Research other cultures; understand them

Jordan Boyer, Photo Editor

Currently I am taking an English class here at Eastern as an elective for one of my minors, and the class emphasizes the difference between western individualism and eastern collectivism. In the class curriculum, we read literature from the west and the east and discern the cultural difference between them. These two beliefs and how they incorporate into social culture are important to understand cultural differences between the eastern and western hemispheres.

In the west, especially in the United States, we are proud of the idea of being an individual and pride ourselves on this aspect. We stress the ideas of individual liberties and beliefs, over the collective. Most westerners believe in anti-conformity because we do not want to be like everyone else. When something becomes mainstream in the west, some will disapprove of this and just say, “That’s too mainstream.”

In the eastern hemisphere the idea of the individual is present, but nowhere near as prevalent in the west. The collectivist ideology differs between each nation, but it is still very much a part of everyday life in these nations. Understanding these differences are a good stepping stone for understanding different cultures across the globe.

For example, in Japanese culture there is concept called “mono no aware.” The idea of mono no aware is mostly untranslatable into English. The direct translation would be aware meaning sensitivity or sadness, and mono, which means things. Some would translate this into: “savoring the moment.”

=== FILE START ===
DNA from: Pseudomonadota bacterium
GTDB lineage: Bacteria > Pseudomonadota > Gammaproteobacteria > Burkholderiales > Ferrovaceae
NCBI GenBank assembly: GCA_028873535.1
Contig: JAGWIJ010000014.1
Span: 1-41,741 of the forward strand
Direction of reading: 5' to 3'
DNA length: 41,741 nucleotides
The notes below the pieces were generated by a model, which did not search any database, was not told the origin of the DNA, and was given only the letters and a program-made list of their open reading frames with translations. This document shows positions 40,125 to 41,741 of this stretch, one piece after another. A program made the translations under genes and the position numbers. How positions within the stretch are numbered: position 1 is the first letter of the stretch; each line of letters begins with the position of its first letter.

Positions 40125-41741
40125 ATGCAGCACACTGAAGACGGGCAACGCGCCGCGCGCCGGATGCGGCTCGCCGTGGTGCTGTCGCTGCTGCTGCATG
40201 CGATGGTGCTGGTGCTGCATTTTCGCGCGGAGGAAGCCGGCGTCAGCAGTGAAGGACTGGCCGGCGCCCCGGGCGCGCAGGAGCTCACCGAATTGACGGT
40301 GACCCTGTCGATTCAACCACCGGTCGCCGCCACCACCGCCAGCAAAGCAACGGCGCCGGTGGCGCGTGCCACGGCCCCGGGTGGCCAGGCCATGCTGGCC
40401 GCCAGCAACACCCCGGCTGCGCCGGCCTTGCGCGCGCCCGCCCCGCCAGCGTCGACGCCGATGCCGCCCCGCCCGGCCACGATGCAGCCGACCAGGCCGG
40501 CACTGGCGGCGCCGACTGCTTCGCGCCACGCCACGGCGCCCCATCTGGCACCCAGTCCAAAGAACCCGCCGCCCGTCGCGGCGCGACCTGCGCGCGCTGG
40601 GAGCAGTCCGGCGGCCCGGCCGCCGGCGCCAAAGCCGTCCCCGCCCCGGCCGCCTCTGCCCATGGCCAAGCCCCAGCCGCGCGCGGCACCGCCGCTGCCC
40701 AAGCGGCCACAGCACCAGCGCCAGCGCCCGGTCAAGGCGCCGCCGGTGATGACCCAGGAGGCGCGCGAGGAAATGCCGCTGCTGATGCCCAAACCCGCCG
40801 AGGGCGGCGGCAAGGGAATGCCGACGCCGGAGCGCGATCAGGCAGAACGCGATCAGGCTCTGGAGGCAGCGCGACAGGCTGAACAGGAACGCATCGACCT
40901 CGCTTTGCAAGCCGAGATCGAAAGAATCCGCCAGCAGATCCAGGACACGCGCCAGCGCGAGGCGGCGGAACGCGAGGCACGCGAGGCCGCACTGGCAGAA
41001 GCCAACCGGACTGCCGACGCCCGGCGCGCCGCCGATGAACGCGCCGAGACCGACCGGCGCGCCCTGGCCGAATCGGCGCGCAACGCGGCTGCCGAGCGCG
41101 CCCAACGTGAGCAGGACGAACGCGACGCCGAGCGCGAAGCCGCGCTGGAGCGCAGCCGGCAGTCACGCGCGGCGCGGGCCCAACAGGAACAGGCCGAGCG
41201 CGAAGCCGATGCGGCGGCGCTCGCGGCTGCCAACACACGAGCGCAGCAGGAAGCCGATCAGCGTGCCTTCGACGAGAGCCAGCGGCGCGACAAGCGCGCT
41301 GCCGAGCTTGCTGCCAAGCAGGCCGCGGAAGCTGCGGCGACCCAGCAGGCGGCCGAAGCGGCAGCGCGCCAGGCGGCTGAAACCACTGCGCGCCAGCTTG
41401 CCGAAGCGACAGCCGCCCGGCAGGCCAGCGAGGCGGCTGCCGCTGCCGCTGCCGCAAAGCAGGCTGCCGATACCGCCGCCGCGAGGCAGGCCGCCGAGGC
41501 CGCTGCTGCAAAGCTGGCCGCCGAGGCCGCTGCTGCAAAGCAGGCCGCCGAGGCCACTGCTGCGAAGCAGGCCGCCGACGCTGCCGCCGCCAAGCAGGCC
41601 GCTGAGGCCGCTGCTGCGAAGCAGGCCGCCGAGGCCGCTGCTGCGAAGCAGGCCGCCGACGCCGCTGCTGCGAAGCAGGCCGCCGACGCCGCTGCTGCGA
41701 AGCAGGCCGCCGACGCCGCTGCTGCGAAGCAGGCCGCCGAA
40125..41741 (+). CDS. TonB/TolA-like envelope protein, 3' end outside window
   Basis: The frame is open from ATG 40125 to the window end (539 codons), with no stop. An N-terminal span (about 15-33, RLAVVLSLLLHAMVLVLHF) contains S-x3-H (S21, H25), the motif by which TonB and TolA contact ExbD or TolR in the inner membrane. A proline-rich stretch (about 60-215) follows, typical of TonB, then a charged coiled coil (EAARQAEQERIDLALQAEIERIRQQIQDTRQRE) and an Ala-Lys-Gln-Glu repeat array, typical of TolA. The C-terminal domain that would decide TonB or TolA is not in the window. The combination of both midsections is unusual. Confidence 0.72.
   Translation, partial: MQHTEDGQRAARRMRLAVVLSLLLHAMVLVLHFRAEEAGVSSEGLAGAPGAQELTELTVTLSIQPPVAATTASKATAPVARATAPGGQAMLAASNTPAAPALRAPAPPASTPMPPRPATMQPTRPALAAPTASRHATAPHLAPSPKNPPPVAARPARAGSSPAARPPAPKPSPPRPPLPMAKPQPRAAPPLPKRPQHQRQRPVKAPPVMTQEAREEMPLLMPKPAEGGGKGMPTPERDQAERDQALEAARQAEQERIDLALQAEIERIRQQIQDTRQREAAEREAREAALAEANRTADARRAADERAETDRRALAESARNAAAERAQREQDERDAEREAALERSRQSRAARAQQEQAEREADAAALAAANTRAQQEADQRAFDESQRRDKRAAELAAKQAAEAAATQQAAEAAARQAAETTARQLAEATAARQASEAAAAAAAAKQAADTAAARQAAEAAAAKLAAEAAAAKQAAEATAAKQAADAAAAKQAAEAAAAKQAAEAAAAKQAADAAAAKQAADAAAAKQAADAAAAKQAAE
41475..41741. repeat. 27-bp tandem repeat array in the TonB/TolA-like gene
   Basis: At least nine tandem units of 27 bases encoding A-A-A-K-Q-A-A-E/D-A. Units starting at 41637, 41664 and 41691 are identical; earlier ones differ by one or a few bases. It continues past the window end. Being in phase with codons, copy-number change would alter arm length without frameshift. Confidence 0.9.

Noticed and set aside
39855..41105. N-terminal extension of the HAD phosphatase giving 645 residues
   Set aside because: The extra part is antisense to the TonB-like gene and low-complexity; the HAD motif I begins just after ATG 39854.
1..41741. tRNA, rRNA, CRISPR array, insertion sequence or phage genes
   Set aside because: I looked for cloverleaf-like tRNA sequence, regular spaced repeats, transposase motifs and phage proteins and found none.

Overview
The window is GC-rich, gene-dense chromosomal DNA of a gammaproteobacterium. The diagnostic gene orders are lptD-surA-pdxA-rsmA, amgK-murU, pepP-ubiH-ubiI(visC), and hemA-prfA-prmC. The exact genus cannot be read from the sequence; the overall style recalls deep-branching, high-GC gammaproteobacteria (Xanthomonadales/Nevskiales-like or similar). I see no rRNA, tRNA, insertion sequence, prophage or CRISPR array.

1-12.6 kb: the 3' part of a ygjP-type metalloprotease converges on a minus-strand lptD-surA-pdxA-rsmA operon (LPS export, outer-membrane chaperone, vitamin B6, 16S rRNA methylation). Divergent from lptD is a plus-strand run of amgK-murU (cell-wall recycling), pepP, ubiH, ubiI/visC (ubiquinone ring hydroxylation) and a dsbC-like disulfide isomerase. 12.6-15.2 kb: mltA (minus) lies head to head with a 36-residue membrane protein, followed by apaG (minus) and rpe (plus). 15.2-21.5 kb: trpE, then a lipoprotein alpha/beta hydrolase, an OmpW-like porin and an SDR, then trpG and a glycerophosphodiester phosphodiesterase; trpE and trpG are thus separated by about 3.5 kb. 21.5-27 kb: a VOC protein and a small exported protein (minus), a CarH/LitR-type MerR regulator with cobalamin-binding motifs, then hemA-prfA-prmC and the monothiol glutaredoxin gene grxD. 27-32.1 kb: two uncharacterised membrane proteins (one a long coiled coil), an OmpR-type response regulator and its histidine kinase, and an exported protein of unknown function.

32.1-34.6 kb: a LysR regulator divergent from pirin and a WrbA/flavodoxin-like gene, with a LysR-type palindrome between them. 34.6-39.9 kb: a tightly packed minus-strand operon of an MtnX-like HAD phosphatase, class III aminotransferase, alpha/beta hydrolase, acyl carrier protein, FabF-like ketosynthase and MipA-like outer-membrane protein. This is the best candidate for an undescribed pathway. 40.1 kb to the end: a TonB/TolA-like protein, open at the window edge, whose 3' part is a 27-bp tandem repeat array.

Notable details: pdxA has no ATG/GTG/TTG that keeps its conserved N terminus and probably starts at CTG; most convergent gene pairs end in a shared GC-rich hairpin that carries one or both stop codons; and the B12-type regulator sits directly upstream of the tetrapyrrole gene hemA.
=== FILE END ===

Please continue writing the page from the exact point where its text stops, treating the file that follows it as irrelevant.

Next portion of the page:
The Huffington Post describes it as: “With this mood, acceptance of impermanence and insubstantiality is elevated into an aesthetic sensibility, a state of mind that actually appreciates this ephemerality. This does not mean impermanence is welcomed or celebrated. There is still sadness present in mono no aware, a sorrow at this transiency, of the loss of people and things that are precious to us. However, this melancholy is suffused with a quiet rejoicing in the fact that we had the chance to witness the beauty of life at all, however fleetingly. We are sighing rather than weeping.”

This beauty behind the sadness aspect of Japanese culture and storytelling is hard for westerners to understand. How can something sad be so beautiful? Well look into some Japanese literature and you will notice this aspect. This is only scratching the surface of what this concept actually is, and this concept is very much prevalent in Japanese culture and literature (like the literature we read in the class I mentioned above.) This among many other concepts need to be researched and analyzed in order to get an understanding of another’s culture. Most culture will have aspects about them that we will not understand at first, and that is OK; research into it to gain an understanding.

Often, I hear people look at something on the internet or some other medium and say things along the lines of “that’s weird” or “why are they doing that?” Well, you need to do your research and understand other people in the world. I am sure people in other countries think the same things about Americans, because we certainly have an odd culture.

Become more well-read on many aspects of the world. There is no need to be so close-minded, and not appreciate the many beautiful things in the world. In my studies here at Eastern I have studied many different places, time periods and cultures and I have really enjoyed the experience of doing that.

Jordan Boyer is a senior history major. He can be reached at 581-2812 or at [email protected]